Skip Navigation

Regional Official Plan Amendment 49

Breadcrumbs
 

Regional Official Plan Amendment 49 (ROPA 49) helps define how and where Halton will grow by implementing the Integrated Growth Management Strategy. It is the second Amendment to be considered by Regional Council as part of the Regional Official Plan Review (ROPR) and builds on the Regional Urban Structure defined by ROPA 48.

To learn more about the updates, review the summary page below.

Regional Official Plan Amendment No. 49 - Notice of Adoption

On June 15, 2022, Regional Council adopted Regional Official Plan Amendment No. 49 (ROPA 49) with a limited number of changes as part of the Municipal Comprehensive Review. This amendment is made under Section 26 of the Planning Act, R.S.O. 1990.

 

ROPA 49 is now with the Minister of Municipal Affairs and Housing for a decision. The decision will provide direction for the Integrated Growth Management Strategy, which will help the Region plan for future population and job growth as mandated by A Place to Grow: Growth Plan for the Greater Golden Horseshoe (external link) under the Places to Grow Act, 2005.

About Regional Official Plan Amendment 49

The purpose of this Amendment is to implement the results of the Region’s Integrated Growth Management Strategy (IGMS). This strategy considers how to accommodate growth in Halton to the year 2051 as part of the Municipal Comprehensive Review process. The Amendment implements Regional Council’s direction to:

  • accommodate population and employment growth within Halton’s existing Regional Urban Boundary to 2041; and
  • develop a framework for planning for growth from 2041 to 2051.

The Amendment also provides changes to achieve conformity with the Provincial Growth Plan for the Greater Golden Horseshoe. Among other things, this includes updates to policies and mapping related to:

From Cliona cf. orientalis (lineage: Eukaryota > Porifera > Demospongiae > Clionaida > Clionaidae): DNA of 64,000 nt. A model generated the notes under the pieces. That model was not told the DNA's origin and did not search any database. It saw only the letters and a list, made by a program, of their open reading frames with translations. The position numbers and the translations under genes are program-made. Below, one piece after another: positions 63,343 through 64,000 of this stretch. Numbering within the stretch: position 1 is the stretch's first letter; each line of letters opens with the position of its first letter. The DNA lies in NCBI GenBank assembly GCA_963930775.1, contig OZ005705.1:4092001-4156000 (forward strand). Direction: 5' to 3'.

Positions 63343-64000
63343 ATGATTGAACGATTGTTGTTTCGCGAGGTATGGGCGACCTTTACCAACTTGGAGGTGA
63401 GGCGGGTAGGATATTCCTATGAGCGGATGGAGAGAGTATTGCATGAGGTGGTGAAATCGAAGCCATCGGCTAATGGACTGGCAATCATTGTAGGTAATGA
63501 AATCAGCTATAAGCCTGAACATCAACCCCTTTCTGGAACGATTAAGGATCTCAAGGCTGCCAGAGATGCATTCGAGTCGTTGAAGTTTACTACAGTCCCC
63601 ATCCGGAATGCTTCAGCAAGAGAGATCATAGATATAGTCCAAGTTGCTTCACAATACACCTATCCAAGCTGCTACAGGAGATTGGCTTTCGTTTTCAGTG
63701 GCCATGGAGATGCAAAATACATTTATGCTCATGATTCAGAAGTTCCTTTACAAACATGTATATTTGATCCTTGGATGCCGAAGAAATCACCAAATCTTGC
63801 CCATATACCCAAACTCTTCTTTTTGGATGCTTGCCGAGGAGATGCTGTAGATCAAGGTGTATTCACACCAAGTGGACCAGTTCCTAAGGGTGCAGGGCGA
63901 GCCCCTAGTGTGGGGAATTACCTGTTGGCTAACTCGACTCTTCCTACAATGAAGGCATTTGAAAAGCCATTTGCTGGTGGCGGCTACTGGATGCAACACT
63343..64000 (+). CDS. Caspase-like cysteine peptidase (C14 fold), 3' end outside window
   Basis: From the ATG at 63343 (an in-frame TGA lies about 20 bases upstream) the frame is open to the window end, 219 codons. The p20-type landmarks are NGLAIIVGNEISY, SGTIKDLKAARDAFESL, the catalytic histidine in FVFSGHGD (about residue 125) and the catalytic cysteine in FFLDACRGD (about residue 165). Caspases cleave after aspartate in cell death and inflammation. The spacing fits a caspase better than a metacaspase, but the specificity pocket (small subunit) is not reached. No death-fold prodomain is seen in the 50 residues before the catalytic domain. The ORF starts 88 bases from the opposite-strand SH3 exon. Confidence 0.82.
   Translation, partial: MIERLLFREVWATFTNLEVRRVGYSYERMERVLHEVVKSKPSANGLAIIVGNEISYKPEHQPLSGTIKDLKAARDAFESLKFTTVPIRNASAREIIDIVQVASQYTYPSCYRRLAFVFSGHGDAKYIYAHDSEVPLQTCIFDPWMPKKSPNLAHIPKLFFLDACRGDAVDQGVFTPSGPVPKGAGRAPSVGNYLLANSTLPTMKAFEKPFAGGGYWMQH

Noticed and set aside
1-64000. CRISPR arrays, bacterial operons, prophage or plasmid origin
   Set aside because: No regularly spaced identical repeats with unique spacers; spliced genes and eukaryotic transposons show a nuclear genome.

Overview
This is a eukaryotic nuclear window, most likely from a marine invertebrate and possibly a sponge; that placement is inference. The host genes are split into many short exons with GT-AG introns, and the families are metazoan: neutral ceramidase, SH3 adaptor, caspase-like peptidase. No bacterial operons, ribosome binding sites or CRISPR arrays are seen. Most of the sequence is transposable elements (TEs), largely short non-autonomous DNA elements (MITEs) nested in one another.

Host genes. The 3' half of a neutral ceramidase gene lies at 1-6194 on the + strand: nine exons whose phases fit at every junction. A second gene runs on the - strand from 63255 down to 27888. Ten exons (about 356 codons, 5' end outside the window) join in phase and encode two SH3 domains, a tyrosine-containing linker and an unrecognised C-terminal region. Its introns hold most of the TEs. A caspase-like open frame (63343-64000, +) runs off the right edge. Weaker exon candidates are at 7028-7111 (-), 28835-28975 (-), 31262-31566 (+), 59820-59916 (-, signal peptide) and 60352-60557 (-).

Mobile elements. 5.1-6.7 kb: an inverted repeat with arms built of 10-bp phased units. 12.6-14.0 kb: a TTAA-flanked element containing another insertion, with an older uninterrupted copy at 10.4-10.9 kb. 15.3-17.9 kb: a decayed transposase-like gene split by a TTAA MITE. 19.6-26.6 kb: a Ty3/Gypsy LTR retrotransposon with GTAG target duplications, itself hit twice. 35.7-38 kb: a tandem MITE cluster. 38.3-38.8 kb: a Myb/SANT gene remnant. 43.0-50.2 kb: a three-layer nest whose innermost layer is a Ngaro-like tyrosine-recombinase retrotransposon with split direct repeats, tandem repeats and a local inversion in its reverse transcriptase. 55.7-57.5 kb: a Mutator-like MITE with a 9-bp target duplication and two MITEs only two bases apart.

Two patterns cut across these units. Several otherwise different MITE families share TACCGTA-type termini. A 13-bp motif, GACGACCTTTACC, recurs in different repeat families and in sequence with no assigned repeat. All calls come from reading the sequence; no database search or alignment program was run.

• existing Settlement Area boundaries;
  • the Regional Urban Structure;
  • Strategic Growth Areas; and
  • Employment Areas.

It also includes updated forecasts and targets for population and employment growth, intensification, density and Regional phasing.

What are settlement areas?

These are urban areas and rural communities where development is already concentrated and which have a mix of land uses. Focusing growth in settlement areas helps protect our natural heritage system and preserve agricultural lands.

The current Regional Official Plan guides growth and development to the year 2031. All upper- and single-tier municipalities that are subject to 'A Place to Grow: The Growth Plan for the Greater Golden Horseshoe, 2019 (external link)', prepared under the Places to Grow Act, 2005, must plan to accommodate population and employment growth projected to 2051. For Halton Region, this represents an additional 332,000 people and 150,000 jobs.

The Integrated Growth Management Strategy (IGMS) has been an important part of the ROPR process, which was initiated by Halton in 2014. Following an overall Directions Report (external PDF) in 2016 and the consideration of subsequent changes to the Provincial planning framework, significant analysis and consultation was undertaken in developing a series of milestone IGMS reports.

A Regional Urban Structure Discussion Paper was presented to Regional Council as part of a series of ROPR theme area discussion papers in July 2020. The paper addressed:

  • the importance of directing growth to key locations within the Region’s existing urban areas;
  • implementing the requirements of the Provincial Growth Plan; and
  • supporting Local Municipal Plans and Priorities.

Consultations were held on the discussion paper with Local Municipalities, agencies and the public in 2020.

What is an Urban Structure?

An urban structure is how the land use of a region, city or town is determined. It guides how and where our community develops buildings, spaces or municipal infrastructure as Halton grows. An urban structure can consist of:

  • residential areas;
  • employment areas;
  • strategic growth areas; and
  • transportation and growth corridors that connect these areas.

The Regional Urban Structure Discussion Paper and consultations identified strong support for directing higher-density, transit-supportive growth to key areas in Halton Region, namely around GO Transit Stations and existing or planned transit corridors.

Regional Council directed staff to develop an initial scoped Regional Official Plan Amendment (ROPA 48) to advance select local municipal planning priorities related to urban structure. ROPA 48 was adopted by Regional Council in July 2021 and approved by the Province in November 2021. The Regional Urban Structure will help plan for a significant share of the growth in Halton, forming an integral part of Halton’s growth strategy.